Retirees are turning to solar power
Retirees and those preparing for retirement are increasingly looking to the sky for a way to bring a degree of certainty about some of their future household expenses.
Many are installing solar panels at their properties to generate electricity that they can use in their home, and sell any excess to the Bermuda Electric Light Company.
It is a trend that has been noticed by Nick Duffy, divisional manager at Bermuda Alternative Energy, which is part of the BAC group.
He explained how households can reduce their monthly energy bill by generating some their electricity needs through solar panels. He said the attraction is even greater for those who are retired or soon to retire.
Being at home during the daytime means a retiree can make full use of the energy being produced by a solar energy system in the peak daytime hours.
Appliances such as air conditioning units, washing machines and cookers can be used, making the most use of the solar-produced electricity.
Because storage battery technology has not reached a price point where electricity produced by solar panels can be easily and economically saved for use during the hours of darkness, most residents put any excess electricity from their panels into the Bermuda energy grid at a set price that is below what they pay to use Belco’s electricity.
However, retirees and those who are home during daytime hours can make better use of solar energy their panels are capturing.
Mr Duffy said: “Having solar makes sense for those who are entering retirement or setting things up for retirement.”
He said most people in that position are looking for ways to stabilise and fix their future household costs and expenses.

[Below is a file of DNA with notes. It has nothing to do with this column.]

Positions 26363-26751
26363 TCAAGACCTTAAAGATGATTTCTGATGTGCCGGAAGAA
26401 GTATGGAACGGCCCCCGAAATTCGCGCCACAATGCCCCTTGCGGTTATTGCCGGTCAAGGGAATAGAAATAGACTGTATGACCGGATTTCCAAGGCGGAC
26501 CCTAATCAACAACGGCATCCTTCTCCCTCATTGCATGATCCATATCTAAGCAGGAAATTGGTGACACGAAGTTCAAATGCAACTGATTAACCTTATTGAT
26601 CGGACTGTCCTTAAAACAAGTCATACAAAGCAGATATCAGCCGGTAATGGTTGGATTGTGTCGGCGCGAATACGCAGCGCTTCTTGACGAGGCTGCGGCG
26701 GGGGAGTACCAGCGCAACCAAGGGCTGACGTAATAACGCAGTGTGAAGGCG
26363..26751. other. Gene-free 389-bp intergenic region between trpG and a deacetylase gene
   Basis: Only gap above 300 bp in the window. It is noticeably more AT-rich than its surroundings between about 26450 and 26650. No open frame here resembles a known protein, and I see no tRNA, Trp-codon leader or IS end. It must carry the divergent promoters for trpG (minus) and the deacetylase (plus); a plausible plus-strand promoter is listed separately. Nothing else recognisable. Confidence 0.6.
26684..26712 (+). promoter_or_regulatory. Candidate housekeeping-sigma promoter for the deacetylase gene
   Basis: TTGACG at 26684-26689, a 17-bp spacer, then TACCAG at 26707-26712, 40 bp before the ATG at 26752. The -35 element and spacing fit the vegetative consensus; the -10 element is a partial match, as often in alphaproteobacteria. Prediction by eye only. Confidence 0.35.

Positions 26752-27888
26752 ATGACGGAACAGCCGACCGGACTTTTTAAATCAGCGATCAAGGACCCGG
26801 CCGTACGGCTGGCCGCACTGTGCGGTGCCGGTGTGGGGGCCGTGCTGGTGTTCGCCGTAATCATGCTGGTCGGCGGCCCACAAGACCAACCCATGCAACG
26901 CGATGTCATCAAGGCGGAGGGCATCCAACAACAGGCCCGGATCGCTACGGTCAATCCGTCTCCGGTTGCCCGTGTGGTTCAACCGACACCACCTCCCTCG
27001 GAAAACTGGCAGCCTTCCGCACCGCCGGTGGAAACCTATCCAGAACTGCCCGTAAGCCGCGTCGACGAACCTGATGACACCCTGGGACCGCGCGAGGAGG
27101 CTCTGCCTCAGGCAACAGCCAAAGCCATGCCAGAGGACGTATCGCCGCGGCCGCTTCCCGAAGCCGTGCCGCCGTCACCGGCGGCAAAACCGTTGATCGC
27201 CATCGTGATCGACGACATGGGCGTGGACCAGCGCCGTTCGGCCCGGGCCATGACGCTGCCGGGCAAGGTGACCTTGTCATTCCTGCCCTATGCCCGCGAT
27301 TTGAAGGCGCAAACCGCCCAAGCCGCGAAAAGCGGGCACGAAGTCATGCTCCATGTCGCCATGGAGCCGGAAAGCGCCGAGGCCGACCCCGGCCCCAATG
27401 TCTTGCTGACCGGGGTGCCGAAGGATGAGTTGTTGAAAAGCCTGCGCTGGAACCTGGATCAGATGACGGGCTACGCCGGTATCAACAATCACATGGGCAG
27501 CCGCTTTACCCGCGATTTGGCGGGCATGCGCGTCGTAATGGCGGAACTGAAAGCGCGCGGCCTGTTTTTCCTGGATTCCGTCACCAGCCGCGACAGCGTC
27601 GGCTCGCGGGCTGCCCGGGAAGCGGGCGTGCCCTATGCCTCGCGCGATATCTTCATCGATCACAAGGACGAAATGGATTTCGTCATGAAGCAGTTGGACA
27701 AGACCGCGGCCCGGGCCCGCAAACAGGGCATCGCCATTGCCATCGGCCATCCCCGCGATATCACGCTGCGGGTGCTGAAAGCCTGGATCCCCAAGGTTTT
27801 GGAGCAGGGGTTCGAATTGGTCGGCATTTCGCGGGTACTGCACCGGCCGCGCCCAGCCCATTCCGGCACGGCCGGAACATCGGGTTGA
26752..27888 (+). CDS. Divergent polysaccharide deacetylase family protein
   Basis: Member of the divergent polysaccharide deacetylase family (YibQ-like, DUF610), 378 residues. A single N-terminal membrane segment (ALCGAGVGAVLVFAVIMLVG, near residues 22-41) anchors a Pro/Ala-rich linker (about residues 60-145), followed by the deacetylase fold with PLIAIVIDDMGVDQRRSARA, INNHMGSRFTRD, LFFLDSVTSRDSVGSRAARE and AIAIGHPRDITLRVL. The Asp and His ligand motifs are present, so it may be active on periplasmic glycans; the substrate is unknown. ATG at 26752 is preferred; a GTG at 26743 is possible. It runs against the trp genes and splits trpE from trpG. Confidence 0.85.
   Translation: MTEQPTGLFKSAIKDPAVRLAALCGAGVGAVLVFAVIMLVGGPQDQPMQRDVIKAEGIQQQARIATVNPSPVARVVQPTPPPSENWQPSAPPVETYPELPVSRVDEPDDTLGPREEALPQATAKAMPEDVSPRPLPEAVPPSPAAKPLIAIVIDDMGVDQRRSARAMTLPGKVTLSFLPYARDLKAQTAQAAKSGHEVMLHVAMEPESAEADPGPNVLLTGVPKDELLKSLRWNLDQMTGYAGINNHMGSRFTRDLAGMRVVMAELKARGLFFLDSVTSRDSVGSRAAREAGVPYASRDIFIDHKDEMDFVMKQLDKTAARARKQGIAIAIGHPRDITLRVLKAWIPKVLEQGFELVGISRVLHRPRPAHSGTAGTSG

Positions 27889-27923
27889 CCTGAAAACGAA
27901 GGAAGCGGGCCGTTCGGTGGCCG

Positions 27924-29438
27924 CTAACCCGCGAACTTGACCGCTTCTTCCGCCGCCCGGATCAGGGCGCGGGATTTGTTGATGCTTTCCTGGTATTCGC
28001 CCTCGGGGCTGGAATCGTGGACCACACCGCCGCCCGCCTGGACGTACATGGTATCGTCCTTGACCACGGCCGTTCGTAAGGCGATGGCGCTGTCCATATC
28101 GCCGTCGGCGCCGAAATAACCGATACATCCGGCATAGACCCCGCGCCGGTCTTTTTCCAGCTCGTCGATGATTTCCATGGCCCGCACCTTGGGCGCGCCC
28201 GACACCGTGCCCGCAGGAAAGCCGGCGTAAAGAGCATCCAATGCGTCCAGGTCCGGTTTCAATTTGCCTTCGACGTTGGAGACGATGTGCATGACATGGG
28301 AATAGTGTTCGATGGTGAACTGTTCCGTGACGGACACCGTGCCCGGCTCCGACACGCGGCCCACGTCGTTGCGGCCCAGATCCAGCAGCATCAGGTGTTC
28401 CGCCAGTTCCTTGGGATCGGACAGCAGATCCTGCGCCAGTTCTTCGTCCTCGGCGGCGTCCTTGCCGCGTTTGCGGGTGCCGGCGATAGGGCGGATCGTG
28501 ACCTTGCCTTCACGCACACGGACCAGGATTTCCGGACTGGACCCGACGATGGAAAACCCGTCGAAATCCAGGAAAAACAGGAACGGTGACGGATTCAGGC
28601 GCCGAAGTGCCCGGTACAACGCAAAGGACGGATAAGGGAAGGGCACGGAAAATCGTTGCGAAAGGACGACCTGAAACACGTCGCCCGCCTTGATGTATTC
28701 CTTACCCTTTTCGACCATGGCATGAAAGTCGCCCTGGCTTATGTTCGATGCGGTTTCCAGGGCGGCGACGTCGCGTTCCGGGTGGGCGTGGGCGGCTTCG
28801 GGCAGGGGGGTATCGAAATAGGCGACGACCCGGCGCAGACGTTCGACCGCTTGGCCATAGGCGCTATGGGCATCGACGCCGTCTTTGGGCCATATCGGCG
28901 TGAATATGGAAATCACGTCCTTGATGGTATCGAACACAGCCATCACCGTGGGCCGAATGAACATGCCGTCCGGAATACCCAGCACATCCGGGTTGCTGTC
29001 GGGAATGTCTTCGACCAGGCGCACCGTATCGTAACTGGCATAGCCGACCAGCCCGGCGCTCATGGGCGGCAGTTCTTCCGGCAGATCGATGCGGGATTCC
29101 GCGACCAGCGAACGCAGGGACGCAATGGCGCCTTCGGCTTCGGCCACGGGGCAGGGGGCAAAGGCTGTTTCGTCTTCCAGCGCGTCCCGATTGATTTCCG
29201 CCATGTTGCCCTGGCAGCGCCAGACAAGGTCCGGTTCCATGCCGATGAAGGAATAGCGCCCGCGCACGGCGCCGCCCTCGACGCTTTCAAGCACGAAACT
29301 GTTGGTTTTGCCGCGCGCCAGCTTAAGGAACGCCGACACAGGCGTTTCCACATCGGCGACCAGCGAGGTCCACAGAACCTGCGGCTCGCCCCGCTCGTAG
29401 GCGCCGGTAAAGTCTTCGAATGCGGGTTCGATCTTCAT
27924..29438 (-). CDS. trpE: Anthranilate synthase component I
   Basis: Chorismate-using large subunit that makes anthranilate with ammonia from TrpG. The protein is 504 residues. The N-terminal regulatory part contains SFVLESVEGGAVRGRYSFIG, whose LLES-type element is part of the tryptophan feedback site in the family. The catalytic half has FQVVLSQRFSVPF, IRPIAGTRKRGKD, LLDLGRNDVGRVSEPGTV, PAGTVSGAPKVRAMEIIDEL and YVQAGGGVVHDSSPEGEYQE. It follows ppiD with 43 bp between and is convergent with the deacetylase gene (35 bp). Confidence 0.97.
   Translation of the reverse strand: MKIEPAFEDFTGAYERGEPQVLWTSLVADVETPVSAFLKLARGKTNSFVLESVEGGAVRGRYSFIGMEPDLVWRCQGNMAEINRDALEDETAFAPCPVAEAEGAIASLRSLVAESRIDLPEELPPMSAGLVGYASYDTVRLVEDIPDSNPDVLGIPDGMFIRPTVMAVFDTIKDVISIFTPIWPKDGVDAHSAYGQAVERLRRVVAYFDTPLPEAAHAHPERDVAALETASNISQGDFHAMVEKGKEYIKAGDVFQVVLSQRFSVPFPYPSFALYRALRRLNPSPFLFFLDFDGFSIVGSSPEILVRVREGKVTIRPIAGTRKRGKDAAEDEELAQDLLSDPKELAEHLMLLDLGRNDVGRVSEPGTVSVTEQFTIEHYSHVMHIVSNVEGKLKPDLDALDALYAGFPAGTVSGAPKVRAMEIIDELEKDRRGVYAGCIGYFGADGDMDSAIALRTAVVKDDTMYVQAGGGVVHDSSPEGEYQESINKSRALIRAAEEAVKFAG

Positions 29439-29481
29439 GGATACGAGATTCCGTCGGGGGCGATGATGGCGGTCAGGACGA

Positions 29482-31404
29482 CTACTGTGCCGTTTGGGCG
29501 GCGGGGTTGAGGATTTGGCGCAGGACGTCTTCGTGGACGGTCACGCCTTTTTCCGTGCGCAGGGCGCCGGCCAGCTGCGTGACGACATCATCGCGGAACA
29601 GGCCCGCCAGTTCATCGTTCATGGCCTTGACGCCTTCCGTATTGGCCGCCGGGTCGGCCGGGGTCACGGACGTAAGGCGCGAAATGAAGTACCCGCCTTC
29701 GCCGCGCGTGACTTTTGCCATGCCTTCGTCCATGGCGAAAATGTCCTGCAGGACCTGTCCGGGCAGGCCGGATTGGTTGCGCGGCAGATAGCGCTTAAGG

“In Bermuda one of the big unknowns is the Belco bill. It’s not something that’s easy to manage as it fluctuates.”
Energy rates can change and the fuel adjustment regularly fluctuates due to the impact of factors beyond Bermuda’s shores.
Mr Duffy said: “The key to solar energy is that peak solar production comes during the main daylight hours. The panels are producing the most during the hours when many people are not at home as they are out working.
“But for a retiree, they are going to be in their domicile during the day and when the solar system is going to be producing the most electricity.”
He said the issue was not so much how much energy they are using, but when they use it. Being at home when solar panels are working at their peak means a retiree can gently cool or warm their home so that it is already near or at their requirements when the evening arrives and they have to switch to using electricity from the grid.
As storage battery technology evolves it will increasingly possible for excess electricity from solar panels to be cleanly and efficiently stored for later use when the sun goes down.
“Storage is imminent. Once the price is at the right level that will be a game changer,” said Mr Duffy.
“In terms of the retiree, the really great thing is if you buy solar it is not like you are buying a product. You are investing. It’s a long-term investment. The nice thing about solar for a retiree is the relatively good payback. After it has been set up it will pay for itself within seven or eight years.
“You could start at 58 and then when you reach 65 it [the solar energy system] has paid for itself. Then you have an asset that can last for 25 years or longer.”
Mr Duffy said some customers were adding solar panels incrementally as they see the benefits and want to make more use of renewable energy.
He added: “It’s attractive to someone who is retiring. It is something that you can manage in the run-up to retirement.
“We have people saying they are doing it as they prepare for retirement. It stabilises one of the big unknown costs.
“And it adds to the value of your home. You can show your Belco bills that are all zeros to a potential buyer — that’s attractive.”
BAE has a website at www.bae.bm